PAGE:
Fig. A: Glue together a wooden lattice. Fig. B: Mount the
lattice to the front of the fan. Fig. C: Cut fabric into sharp
flame shapes. The bigger the fan, the bigger the flames.
Fig. D: Glue the fabric flames to the lattice.
Fig. E: Schematic diagram for the entire circuit, including
LEDs and fan. Fig F: Solder the LEDs together in series
with the resistor, or just twist the connections together
if you don’t feel like soldering.
MATERIALS AND TOOLS
Photography by Ed Troxell, William Gurstelle (B)
Fan, 12V The build shown here uses a computer
fan, but larger “squirrel cage” fans also work.
The more air the fan moves, the larger and more
realistic the flames; an 18 CFM fan will simulate
small fires, and a 60 CFM fan can simulate
12V battery or power supply
Ultrabright LEDs ( 4) in red, yellow, or orange
These LEDs produce 5,000 to 10,000 milli-candelas (mcd) of light. Many online retailers
sell them, including Amazon, Parts Express,
Hookup wire, 22 gauge
Silk or silk-like fabric, red and yellow, 1 sq. ft. each
The fabric must be light and sheer.
Machine screws, #8-32× 1" ( 4)
Nuts, #8-32 ( 10)
Wood strip, ¼"×
1", about a 2' length
2" wide, about 4" long ( 2)
Hardware cloth, a piece about 3"× 10"
Drill and t" bit
Wire cutters to cut hardware cloth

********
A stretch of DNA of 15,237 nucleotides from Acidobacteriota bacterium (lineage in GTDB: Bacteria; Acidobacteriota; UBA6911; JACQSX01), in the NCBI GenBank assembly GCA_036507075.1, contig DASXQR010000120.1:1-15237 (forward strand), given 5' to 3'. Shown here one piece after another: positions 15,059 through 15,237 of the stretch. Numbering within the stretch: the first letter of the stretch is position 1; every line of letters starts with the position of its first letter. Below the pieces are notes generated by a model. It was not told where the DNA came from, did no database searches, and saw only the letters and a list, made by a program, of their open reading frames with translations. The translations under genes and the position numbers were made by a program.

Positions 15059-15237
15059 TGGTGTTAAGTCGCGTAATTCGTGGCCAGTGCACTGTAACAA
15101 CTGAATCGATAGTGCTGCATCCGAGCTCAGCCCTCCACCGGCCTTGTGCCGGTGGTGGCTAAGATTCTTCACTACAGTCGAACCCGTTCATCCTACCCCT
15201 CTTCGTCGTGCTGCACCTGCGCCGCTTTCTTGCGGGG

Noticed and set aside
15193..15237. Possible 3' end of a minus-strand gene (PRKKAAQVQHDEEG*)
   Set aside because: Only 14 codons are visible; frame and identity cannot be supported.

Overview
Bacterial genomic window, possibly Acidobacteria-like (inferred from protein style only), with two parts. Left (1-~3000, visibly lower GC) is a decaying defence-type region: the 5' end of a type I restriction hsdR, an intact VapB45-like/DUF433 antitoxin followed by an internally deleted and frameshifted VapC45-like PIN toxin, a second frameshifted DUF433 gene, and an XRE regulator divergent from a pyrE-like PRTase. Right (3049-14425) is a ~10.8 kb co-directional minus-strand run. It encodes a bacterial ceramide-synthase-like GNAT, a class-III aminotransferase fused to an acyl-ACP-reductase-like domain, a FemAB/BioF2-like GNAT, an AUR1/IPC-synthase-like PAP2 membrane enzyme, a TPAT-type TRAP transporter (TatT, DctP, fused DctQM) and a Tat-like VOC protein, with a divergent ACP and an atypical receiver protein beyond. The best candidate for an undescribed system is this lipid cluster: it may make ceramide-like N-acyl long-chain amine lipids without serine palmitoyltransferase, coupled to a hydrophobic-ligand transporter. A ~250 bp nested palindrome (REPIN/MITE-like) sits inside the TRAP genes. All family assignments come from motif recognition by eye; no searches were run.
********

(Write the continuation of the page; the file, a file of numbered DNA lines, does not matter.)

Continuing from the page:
1. Prepare the fan.
First, fabricate a lattice out of the wood strips, using
fast-drying glue. Figure A shows one way to build
the lattice. You may need to improvise based on the
dimensions and characteristics of the fan you use.
Drill holes in the lattice frame to match your fan’s
mounting holes, then secure the lattice to the fan
using machine screws and nuts (Figure B).
2. Create the silk flames.
Cut the red and yellow fabric into flame shapes
(Figure C). The more powerful your fan (i.e., the
higher its CFM rating), the longer the pieces can be.
Glue or tape the fabric flames to the lattice (Figure D).
3. Light the flame.
The schematic diagram (Figure E) shows how to
wire the LEDs and the 200Ω resistor in series. You
can solder the connections (Figure F) or just twist
them. Figure G shows how to derive the resistor
value, assuming LEDs with a forward voltage (
usually denoted VF in specifications) of 2V to 4V, and a
normal current draw of 20 to 30 milliamps (mA).
Recall that the longer of the LED’s 2 legs is the
positive leg. Wire the 4 LEDs, positive to negative,
as shown in Figures E and G.